Physikerin der Woche 2022

Since January 2018, the working group on equal opportunities (AKC) of the German Physical Society (DPG) highlights weekly women in physics in Germany or German women in physics abroad.

Are you a woman in physics in Germany or a German woman in physics abroad, and would you like to highlight your field of research within the "Physikerin der Woche" initiative? If so, please contact Dr. Ulrike Boehm .

Women in physics of all career stages can participate (bachelor students, master students, postdocs, group leaders, professors).

Alternatively, please feel free to suggest suitable candidates. 

You can find an article and posters about our initiative in the April 2018 and February 2021 / January 2022 issues of the Physik-Journal. Please feel free to print the posters and advertise our initiative at your research institution. 

Participants of previous years can be found here: 2018, 2019, 2020, and 2021.

Januar

Prof. Dr. Joanna Waniek (Rostock/Warnemünde) - Kalenderwoche 3

Joanna_Waniek_Physikerin.jpeg
Joanna_Waniek_Physikerin.jpeg

Joanna is a physical oceanographer by training. She is a professor (apl.) at University Rostock and works at the Leibniz Institute for Baltic Sea Research Warnemünde. Her working group studies the interactions between biological and physical processes in the ocean on different time and space scales. Of special interest are those physical processes which influence the production, modification, and sedimentation of particles in the water column of the world ocean. In their research, they are considering both the natural and the anthropogenic particles. Most of their research activities are carried out in the Northeast Atlantic and in the Baltic Sea, as well as in the South China Sea. Their recent Sino-German project Megacity’s fingerprint in Chinese southern marginal seas: Investigation of pollutant fingerprints and dispersal aims to study the marine environmental conditions in an area spanning from the northern shelf in proximity to the Pearl River of the South China Sea towards the deep sea. The area is an excellent natural model laboratory to study the exchange processes between the land and the ocean (Pearl River), the variability of physical forcing (monsoon, circulation), the drastically increasing anthropogenic stressors (nutrients/eutrophication, organic contaminants, microplastic, antibiotics) following the development of a coastal megacity. Their research aims to improve our understanding of the complex interactions between land, the coastal ocean, and the open ocean and their resulting alterations due to the effects of climate variability and anthropogenic stressors in a highly sensitive ecosystem.

The photo shows her on board the research vessel Poseidon checking the functionality of the CTD (Conductivity-Temperature-Depth) rosette system.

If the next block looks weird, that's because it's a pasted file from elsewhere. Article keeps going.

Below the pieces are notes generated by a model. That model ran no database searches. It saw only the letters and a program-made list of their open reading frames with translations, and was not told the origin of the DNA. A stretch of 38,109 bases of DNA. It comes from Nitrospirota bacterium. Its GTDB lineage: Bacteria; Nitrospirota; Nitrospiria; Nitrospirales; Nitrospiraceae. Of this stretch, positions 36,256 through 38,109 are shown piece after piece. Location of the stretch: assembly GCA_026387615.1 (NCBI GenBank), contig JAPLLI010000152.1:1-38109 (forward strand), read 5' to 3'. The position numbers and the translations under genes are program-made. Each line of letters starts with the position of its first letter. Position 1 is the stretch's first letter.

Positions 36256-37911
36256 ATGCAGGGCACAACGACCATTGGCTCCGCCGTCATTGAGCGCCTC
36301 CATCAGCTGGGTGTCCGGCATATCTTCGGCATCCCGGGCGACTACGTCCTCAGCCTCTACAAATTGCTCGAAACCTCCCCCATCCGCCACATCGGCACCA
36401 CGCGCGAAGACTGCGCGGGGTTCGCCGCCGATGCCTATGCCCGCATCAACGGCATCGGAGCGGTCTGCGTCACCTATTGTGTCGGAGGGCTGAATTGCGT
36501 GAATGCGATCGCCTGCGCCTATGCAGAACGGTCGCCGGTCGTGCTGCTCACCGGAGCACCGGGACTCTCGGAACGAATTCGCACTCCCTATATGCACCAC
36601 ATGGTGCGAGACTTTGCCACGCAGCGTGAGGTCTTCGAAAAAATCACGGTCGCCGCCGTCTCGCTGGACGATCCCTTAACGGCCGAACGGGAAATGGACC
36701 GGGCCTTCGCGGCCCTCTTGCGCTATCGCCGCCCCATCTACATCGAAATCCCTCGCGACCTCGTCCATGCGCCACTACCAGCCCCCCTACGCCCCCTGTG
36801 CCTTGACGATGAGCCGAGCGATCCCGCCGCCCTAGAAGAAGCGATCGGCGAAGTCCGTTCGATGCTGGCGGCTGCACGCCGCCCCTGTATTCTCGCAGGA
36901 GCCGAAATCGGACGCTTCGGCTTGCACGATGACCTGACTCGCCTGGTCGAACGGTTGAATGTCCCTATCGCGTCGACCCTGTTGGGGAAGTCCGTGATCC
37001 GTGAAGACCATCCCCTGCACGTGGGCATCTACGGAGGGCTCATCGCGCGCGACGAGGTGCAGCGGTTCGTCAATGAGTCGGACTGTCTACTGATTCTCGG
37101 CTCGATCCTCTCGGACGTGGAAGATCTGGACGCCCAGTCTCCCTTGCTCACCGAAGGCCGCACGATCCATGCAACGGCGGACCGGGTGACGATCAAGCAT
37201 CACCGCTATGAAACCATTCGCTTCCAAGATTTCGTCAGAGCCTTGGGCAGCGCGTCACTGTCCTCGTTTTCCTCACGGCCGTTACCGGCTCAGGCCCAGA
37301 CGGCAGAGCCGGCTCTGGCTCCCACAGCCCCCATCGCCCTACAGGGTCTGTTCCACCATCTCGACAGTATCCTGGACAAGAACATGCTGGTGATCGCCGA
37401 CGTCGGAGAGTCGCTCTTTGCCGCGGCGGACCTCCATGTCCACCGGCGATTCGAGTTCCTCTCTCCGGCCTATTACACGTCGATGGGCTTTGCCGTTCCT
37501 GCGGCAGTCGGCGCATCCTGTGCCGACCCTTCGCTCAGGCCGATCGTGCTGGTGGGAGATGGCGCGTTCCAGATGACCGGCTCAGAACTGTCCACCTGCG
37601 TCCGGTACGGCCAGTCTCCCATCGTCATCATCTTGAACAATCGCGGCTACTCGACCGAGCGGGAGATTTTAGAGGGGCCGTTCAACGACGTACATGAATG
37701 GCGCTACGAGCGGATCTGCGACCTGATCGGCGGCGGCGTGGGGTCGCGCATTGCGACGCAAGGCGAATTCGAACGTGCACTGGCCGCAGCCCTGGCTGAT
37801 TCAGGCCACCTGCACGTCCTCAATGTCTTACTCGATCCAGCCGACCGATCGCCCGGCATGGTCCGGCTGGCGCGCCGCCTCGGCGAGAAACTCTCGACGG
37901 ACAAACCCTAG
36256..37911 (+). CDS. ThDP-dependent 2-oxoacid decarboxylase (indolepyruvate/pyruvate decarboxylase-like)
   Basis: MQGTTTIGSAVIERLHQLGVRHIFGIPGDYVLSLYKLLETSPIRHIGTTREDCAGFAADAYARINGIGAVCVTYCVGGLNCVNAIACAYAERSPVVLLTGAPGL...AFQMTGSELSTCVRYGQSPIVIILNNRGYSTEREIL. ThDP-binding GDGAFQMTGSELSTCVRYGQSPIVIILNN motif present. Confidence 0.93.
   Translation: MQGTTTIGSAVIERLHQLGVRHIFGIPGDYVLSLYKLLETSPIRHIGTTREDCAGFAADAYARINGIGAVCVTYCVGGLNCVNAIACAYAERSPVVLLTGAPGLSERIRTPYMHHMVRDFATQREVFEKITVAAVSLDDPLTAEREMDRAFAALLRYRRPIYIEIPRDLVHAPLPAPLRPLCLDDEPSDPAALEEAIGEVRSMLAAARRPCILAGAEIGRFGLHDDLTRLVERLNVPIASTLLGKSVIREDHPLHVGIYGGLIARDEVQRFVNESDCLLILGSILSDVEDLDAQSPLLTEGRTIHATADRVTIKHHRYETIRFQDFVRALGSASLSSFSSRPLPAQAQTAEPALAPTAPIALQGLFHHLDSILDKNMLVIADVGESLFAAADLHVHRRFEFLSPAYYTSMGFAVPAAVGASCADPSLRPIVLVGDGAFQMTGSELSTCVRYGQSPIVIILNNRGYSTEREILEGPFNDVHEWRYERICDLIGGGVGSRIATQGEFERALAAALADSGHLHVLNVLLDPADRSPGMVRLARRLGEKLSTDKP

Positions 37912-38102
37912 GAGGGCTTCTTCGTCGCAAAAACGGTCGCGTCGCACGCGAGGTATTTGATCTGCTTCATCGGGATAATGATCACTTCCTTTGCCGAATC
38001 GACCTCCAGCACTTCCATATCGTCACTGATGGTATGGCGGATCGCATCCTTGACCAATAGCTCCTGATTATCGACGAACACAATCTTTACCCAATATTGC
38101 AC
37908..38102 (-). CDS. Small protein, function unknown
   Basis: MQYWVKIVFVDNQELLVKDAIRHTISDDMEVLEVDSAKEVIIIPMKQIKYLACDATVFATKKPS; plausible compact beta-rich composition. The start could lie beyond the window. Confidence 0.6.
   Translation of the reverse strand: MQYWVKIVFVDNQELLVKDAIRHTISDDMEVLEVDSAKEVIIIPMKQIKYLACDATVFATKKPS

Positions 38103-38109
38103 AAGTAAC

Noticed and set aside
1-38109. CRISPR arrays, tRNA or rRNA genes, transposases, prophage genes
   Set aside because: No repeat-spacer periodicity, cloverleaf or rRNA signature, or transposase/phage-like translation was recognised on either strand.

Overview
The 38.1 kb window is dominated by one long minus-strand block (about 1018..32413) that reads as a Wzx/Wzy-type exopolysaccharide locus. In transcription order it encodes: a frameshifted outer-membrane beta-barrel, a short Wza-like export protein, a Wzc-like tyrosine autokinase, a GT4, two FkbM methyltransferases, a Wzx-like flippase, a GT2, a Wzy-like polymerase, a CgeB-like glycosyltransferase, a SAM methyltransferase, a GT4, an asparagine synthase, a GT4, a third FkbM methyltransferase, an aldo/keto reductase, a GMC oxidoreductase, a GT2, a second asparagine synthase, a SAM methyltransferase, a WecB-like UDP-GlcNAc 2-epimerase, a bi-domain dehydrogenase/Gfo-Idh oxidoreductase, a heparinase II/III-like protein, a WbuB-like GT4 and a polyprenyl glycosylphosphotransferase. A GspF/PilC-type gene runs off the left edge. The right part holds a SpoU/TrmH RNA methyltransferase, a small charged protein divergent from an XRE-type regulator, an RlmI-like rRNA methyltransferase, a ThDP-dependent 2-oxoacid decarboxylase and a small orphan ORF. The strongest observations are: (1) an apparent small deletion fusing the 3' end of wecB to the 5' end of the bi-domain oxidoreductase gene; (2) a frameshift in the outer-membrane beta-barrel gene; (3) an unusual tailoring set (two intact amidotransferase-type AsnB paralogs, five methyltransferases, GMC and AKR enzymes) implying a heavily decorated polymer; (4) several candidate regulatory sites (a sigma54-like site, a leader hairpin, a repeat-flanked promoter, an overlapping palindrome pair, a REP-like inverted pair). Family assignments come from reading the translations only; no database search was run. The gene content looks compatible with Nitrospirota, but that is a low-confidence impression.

Foto-Rechte: Prof. Dr. Joanna Waniek

Prof. Dr. Karoline Wiesner (Potsdam) - Kalenderwoche 2

Karoline_Wiesner_Physikerin.jpeg
Karoline_Wiesner_Physikerin.jpeg
Karoline is a professor of complexity science at the Department of Physics and Astronomy at the University of Potsdam, Germany. She is also an external faculty at the Complexity Science Hub Vienna and an affiliated member of the Centre for Science and Philosophy at Bristol University.
 
In her research, she develops information theory to study the dynamics of complex systems. Applications range from physics and biology to social systems. This research is firmly rooted in the mathematics, physics, and philosophy of science.
 
Here, you can hear an extended interview by Physics World with Karoline in which she explains how she uses complex systems theory to analyze human systems.

Foto-Rechte: Thomas Roese

Prof. Dr. Beate Heinemann (Freiburg) - Kalenderwoche 1

Beate_Heinemann_Physikerin.jpg
Beate_Heinemann_Physikerin.jpg
Beate is an experimental particle physicist and has been working on the highest energy colliders in the world, most recently the Large Hadron Collider at CERN, where she was involved in the discovery of the mysterious Higgs boson together with about 3000 people in the ATLAS experiment. Generally, her research focuses on understanding the fundamental particles in our Universe and ultimately discovering the Laws of Nature that have led to our Universe. They can make many measurements in ATLAS and publish about 100 papers per year. Beate and her team have mostly worked on measurements that shield light on how the force carriers of the electroweak force interact with each other. In 2022, Beate will become the first female member of the DESY directorate since its foundation in 1959. DESY is a national research laboratory with about 2600 employees and part of the Helmholtz Association.

Foto-Rechte: Prof. Dr. Beate Heinemann

 

Hier geht es zu den Teilnehmerinnen der Physikerin der Woche 201820192020 und 2021 Projekte.